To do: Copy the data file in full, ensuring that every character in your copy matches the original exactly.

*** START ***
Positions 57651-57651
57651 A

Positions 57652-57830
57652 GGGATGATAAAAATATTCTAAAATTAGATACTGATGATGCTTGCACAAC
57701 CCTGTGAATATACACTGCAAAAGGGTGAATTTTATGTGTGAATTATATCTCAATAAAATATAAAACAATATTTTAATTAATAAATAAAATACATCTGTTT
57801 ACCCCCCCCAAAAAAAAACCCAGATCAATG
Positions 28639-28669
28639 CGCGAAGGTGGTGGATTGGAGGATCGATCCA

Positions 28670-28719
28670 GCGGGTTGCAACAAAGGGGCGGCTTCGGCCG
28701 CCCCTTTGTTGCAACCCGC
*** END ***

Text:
Positions 57651-57651
57651 A

Positions 57652-57830
57652 GGGATGATAAAAATATTCTAAAATTAGATACTGATGATGCTTGCACAAC
57701 CCTGTGAATATACACTGCAAAAGGGTGAATTTTATGTGTGAATTATATCTCAATAAAATATAAAACAATATTTTAATTAATAAATAAAATACATCTGTTT
57801 ACCCCCCCCAAAAAAAAACCCAGATCAATG
Positions 28639-28669
28639 CGCGAAGGTGGTGGATTGGAGGATCGATCCA

Positions 28670-28719
28670 GCGGGTTGCAACAAAGGGGCGGCTTCGGCCG
28701 CCCCTTTGTTGCAACCCGC